I can’t believe it but another month has passed and my trip to New Zealand is just wrapping up. I remembered when I first arrived and couldn’t fathom spending the next 30 days in a hostel. The first friend I met, Hanne told me that this would be good for me and that I would grow as a person and grown I have, in many many different ways.
When traveling alone it’s always comforting to be with a tour group that does all the navigating for you but it’s also intimidating to make new friends when you don’t know a single soul on a 45 person bus. The past month I have met people that I probably wouldn’t have given the time a day to had I met them on the streets of New York City. I hate to say it but I did a lot of pre-judging on my first few days and as I look back I feel horrible about it.
As I boarded my bus on day one, I looked around and immediately wondered how I could possibly be around these people for the next 30 days. Without even getting to know them I immediately made up my mind that some were snobby, dorky, arrogant, mean, had annoying voices, talked too much while others not enough and just downright odd! It seemed like I would never click with any of them. As the days went on I was forced to get to know these people since we spent every waking moment together and I now realize how wrong I was. A benefit of coming alone to New Zealand is that I got to know many different groups within the pack, I was a floater and that was a good thing because it forced me to be more open. I’d spend days with one group and then would have dinner with another group. I got to know people from Poland, Ireland, France Germany, Holland, Canada, Finland,Denmark and England and shared some of the funniest laughs that I will never forget. It turns out these people were not snobby, rude or annoying; they were just new to a big group like myself and were a little shy, especially since English was their second language for most of them. Each of the people that I did end up clicking with in the end were kind, caring, trustworthy, understanding, funny and sympathetic. They would be the first to comfort me when I was upset about something or being drama queen about the hostels and for that I am infinitely grateful and proud to call them true friends.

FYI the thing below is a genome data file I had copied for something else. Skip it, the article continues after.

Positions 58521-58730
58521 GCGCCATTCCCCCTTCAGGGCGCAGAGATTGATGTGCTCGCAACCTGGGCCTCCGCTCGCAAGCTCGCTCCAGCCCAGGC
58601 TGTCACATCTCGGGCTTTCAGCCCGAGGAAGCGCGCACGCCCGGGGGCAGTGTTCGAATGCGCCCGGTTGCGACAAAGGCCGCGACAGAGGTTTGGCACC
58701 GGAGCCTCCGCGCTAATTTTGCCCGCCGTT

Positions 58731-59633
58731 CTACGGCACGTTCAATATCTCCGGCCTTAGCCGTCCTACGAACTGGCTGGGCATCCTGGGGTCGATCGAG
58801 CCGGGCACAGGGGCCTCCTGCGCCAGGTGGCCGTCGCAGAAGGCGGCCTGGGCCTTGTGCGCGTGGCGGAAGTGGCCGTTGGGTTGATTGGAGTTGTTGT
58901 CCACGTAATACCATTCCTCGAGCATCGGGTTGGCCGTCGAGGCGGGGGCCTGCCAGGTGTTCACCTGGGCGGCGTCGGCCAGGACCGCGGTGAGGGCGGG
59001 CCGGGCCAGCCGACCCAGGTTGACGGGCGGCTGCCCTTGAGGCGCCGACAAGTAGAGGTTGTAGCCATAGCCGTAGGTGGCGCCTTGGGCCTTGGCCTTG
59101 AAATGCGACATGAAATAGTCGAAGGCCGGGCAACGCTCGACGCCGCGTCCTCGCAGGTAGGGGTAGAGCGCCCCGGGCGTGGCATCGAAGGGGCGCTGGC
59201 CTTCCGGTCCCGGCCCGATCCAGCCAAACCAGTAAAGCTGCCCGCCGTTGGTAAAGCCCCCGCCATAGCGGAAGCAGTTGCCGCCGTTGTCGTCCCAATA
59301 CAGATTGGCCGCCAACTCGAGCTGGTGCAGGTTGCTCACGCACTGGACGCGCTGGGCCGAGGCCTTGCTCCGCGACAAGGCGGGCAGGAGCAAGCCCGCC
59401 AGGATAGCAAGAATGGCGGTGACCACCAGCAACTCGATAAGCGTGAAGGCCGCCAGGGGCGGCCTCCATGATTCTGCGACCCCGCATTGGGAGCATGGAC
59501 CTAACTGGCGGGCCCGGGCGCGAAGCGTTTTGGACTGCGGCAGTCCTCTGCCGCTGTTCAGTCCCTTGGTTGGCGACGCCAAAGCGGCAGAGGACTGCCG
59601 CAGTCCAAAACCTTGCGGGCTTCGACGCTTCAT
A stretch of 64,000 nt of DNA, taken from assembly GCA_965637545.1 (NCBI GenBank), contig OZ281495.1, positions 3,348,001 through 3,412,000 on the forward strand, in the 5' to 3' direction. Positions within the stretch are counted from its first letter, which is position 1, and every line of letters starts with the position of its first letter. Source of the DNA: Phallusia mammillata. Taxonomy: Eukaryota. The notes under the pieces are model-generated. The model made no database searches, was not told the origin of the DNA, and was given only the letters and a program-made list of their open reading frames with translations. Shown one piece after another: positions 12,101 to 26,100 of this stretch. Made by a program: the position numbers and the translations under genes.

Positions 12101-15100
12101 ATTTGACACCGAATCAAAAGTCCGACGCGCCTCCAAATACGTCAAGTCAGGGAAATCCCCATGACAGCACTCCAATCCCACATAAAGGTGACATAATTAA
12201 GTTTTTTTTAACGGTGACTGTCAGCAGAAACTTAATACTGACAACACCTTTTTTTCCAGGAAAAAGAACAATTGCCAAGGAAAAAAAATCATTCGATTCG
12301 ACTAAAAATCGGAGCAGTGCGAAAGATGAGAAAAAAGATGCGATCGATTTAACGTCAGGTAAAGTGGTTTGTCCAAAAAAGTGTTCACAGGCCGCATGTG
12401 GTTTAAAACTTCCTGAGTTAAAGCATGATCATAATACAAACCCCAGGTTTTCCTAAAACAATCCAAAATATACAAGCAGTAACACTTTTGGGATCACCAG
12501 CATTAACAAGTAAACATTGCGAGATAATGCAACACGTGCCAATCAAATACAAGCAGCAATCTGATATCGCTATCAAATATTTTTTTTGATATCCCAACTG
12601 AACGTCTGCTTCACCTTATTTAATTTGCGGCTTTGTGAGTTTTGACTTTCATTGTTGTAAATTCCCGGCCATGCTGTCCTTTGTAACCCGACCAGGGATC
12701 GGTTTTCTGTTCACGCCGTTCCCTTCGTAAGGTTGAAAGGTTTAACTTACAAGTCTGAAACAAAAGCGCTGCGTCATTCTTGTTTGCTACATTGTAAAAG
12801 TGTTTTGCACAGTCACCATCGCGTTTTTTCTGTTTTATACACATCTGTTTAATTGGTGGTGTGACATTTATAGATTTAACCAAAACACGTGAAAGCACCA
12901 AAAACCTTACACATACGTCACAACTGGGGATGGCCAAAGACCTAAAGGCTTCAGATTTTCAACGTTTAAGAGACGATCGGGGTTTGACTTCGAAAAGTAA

Speaking of hostiles…..I did it! I made it through one month of hostels; 21 beds in 27 days minus one stay at a hotel. After living without roommates for the past 9 years in NYC this is a huge accomplishment!
In addition to that, in the past month, I have gone to bed in dirty clothes, taken showers in communal areas, lived in my yoga pants and sneakers, had worse wifi than in India, haven’t had a pedicure in weeks, have had “no-makeup” and messy hair days, have worn the same outfit 2 days in a row because it was easier, have used a wet towel when showering for all but 3 days, have slept in places without heat or electricity, had multiple roommates, have walked into bars and restaurants looking like a bum with my backpack and sweatshirt and I am still alive, it didn’t kill me! Now I’d be lying if I said I was looking forward to the next 3 weeks of hostels in my future destination but at least I know I can do it!